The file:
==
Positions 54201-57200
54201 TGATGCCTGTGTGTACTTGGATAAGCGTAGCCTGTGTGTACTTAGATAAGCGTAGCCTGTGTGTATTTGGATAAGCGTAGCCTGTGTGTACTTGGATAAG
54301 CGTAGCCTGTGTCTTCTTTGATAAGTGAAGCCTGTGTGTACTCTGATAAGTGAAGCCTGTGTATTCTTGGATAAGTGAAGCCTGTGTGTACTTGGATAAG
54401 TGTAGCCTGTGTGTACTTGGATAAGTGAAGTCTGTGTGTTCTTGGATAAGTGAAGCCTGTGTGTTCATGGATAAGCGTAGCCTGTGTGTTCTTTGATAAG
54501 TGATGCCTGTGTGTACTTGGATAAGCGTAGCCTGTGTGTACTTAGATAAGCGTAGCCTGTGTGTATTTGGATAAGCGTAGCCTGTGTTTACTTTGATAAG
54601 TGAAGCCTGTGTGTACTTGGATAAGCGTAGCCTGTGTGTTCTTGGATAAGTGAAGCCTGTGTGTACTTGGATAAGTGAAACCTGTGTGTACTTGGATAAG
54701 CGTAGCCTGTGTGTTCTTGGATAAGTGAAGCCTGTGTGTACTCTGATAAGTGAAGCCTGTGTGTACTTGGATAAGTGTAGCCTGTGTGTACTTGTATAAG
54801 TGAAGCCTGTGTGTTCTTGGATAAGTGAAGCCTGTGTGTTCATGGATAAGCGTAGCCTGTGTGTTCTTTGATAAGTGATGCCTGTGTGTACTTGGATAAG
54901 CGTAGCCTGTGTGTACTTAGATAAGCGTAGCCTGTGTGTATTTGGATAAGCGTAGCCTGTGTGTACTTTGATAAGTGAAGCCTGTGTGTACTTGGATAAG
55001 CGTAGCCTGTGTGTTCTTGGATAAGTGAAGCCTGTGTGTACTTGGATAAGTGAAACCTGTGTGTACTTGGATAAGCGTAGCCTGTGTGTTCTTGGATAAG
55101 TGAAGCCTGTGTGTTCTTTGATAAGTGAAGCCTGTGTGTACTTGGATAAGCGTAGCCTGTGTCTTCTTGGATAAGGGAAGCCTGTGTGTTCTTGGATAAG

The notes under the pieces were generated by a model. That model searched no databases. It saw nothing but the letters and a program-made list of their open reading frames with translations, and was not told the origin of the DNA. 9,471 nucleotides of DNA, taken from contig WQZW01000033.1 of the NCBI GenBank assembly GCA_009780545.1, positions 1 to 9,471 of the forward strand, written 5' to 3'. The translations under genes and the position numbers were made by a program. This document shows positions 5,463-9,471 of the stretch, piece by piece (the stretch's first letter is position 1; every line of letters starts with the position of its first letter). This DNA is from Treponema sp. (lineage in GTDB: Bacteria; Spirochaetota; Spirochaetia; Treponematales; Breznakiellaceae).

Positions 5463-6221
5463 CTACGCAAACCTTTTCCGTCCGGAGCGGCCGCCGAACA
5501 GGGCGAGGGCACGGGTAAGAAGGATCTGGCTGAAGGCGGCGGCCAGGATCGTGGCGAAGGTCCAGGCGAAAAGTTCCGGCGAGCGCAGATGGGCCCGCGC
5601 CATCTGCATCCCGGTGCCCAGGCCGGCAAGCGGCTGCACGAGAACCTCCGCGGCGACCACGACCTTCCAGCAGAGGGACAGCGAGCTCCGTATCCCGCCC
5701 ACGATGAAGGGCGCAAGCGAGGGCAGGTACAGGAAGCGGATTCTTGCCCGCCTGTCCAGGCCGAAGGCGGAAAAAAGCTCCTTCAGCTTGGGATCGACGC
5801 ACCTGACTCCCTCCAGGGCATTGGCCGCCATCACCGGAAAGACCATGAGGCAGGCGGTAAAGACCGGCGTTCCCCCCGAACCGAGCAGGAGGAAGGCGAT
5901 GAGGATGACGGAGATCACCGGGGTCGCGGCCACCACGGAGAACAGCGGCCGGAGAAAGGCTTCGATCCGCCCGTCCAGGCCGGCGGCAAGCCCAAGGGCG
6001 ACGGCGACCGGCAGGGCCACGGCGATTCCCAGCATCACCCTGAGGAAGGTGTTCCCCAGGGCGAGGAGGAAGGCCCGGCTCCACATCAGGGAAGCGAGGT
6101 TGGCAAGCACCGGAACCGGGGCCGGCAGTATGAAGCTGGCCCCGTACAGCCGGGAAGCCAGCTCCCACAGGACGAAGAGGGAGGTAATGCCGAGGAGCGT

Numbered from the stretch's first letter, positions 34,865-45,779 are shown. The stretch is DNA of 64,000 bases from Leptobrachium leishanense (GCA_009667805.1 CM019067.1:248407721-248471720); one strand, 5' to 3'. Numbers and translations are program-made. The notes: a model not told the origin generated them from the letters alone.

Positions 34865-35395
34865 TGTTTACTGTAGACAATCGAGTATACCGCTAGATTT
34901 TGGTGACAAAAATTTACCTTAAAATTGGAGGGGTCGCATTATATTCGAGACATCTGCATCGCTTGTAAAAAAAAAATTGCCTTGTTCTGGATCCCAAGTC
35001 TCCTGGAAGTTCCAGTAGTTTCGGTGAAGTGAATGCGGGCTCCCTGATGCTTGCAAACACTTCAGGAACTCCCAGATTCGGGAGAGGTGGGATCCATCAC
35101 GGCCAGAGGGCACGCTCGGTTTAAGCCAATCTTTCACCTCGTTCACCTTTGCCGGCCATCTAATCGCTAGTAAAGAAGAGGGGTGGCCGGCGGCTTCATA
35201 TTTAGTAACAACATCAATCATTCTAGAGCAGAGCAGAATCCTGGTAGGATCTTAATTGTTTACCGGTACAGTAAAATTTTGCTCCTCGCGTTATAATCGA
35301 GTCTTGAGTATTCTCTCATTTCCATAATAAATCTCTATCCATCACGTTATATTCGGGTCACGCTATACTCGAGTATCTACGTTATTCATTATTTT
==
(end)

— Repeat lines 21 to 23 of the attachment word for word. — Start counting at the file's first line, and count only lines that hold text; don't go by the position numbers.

6101 TGGCAAGCACCGGAACCGGGGCCGGCAGTATGAAGCTGGCCCCGTACAGCCGGGAAGCCAGCTCCCACAGGACGAAGAGGGAGGTAATGCCGAGGAGCGT

Numbered from the stretch's first letter, positions 34,865-45,779 are shown. The stretch is DNA of 64,000 bases from Leptobrachium leishanense (GCA_009667805.1 CM019067.1:248407721-248471720); one strand, 5' to 3'. Numbers and translations are program-made. The notes: a model not told the origin generated them from the letters alone.

Positions 34865-35395